(CTA), one of Sacramento's most influential lobby groups. "What it does is blame teachers for the problems that exist in the lower-performing districts and blames teacher transfer rights." She said smaller class size, high-quality instructional materials, parent involvement, and principal support are fundamental to securing high-quality teachers for the neediest schools.
Fred Glass, the California Federation of Teachers
communication director, said the new, "one-size-fits-all" approach undermines local decision-making as well as teacher's job security and collective-bargaining rights. "Teachers often feel they have very little power over their work day. And this will simply reinforce that feeling, and it will drive creative teachers out of the profession," he said.
Scott's lopsided margin of victory raised eyebrows among Capitol watchers used to seeing teacher unions get their way with the Democratic-controlled Legislature. The measure passed the state Senate 33-1 and the Assembly 59-12. Scott's stature as education committee chairman and former community college president, and his bipartisan coalition including minority legislators and advocacy groups such as the Mexican American Legal Defense and Education Fund (MALDEF), helped pull it off. Schwarzenegger signed the legislation in September.
"We have a hope it will be a great tool for principals wanting to fill out their faculties with teachers who want to be there and who will be a good fit for their students," said Francisco Estrada, MALDEF's director of public policy. Low-income schools serving limited-English speakers, he said, "need a little more attention if we're ever going to overcome this achievement gap between Latino and other students."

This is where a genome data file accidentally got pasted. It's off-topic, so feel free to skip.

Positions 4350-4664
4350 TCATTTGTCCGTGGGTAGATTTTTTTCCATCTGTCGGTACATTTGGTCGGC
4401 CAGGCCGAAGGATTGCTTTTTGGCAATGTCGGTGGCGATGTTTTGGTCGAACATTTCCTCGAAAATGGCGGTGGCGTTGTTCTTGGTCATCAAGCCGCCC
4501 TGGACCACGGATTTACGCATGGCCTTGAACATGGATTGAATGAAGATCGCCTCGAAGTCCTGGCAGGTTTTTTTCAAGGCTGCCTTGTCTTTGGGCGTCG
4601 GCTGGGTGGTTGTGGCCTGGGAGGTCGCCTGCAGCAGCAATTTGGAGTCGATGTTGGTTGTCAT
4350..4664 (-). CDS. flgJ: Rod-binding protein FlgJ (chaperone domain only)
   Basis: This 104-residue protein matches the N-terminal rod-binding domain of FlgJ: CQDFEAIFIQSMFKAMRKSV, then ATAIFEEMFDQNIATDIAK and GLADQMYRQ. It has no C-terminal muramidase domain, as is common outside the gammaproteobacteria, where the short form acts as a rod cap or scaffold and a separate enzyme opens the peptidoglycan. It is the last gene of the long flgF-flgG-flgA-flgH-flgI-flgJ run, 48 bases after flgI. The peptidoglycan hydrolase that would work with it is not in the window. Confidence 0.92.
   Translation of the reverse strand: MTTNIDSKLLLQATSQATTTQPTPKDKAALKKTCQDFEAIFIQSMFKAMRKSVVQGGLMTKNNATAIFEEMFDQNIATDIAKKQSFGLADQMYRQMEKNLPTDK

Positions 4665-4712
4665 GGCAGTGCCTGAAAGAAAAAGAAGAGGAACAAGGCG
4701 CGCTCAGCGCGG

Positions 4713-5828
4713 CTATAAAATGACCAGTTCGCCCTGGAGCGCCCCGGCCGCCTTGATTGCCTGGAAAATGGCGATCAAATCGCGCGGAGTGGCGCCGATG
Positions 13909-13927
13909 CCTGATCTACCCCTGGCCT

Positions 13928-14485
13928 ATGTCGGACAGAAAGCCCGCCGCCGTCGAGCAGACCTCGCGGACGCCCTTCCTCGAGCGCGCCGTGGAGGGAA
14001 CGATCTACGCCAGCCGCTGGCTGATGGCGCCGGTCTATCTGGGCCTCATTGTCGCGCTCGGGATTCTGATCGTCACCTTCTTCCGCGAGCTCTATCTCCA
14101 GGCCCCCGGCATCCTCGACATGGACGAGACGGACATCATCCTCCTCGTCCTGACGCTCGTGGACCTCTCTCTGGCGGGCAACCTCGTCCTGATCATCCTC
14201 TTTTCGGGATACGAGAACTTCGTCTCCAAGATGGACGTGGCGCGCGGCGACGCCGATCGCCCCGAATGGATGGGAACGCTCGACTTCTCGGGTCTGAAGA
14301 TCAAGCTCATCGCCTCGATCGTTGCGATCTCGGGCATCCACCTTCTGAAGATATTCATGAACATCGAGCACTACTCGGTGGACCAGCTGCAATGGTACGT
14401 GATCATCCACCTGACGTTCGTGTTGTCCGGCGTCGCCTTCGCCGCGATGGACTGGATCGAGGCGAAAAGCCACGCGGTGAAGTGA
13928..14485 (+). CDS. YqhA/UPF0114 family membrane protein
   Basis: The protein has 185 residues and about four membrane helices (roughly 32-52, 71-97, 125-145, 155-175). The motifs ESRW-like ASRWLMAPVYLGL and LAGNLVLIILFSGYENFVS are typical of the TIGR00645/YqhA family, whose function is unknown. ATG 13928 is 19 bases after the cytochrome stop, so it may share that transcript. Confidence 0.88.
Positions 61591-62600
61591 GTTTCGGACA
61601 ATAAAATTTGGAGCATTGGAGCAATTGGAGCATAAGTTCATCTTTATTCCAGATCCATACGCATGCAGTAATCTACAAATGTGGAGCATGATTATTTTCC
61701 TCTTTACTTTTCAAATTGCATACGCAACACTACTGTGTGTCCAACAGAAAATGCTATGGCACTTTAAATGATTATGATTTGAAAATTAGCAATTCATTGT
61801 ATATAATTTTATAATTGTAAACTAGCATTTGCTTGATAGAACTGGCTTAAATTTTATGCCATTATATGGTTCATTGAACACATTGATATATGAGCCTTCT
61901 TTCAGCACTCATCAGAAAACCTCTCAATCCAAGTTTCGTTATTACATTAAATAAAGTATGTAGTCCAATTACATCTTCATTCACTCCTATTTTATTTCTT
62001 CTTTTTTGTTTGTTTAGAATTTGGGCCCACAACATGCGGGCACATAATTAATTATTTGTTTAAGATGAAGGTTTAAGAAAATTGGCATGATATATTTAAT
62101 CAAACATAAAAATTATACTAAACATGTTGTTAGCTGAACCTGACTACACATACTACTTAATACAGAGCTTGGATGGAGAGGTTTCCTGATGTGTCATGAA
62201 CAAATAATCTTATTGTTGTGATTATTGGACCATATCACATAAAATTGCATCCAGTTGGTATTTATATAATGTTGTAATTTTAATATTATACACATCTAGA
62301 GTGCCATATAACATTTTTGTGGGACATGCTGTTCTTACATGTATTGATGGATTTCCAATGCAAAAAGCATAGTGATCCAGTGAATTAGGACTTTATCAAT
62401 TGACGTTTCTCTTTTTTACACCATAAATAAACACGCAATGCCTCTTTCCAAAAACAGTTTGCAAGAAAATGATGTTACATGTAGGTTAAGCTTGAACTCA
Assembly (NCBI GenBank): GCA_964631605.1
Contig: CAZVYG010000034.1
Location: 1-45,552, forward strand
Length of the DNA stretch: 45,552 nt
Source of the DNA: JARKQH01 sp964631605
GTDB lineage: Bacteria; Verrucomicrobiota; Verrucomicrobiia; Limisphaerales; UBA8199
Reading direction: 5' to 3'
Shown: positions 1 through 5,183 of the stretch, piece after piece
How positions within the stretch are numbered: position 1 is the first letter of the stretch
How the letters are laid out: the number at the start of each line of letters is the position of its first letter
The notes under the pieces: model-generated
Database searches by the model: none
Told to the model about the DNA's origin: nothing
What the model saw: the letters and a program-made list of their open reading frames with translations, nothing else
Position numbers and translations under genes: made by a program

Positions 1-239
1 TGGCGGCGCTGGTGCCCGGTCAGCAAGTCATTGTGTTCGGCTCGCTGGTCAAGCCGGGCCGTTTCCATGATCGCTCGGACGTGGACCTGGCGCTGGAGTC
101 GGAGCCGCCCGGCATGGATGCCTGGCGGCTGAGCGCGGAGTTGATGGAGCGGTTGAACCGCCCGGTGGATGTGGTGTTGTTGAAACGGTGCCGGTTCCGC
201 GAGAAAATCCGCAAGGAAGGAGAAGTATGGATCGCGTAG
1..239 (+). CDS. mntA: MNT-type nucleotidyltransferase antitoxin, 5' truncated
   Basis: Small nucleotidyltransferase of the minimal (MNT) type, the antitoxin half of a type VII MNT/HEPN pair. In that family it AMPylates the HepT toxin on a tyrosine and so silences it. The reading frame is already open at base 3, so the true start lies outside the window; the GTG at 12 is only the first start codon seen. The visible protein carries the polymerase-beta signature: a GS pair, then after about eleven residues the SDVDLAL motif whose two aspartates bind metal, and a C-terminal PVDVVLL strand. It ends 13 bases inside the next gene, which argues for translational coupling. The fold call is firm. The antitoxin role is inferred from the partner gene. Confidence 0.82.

The New Teacher Project, based in New York, said nearly half of principals surveyed admitted hiding their vacancies into the summer to avoid having transfer teachers forced on them. By then the good applicants also had slipped away to other jobs, including Estrada's own daughter, who had hoped to teach at a low-performing public school. He said she ultimately took a charter school post rather than be left hanging while the transfer jockeying dragged into the summer.
The New Teacher Project expects to identify five states for similar legislative efforts, said the group's president, Michelle Rhee.
"There were a lot of other states watching how this played out," she said. "Because the CTA is so strong and has in the past been able to block legislation, the fact that we were able to get this legislation passed has given other states a great deal of hope that they could do something similar."
Principals with "lemon" experience nationwide are encouraged by the authority they could gain under a California-type solution, said Dierke, a board member of the American Federation of School Administrators
. "They are all looking at California because, once again, teachers have tenure, superintendents have contracts and principals have their good looks," he said.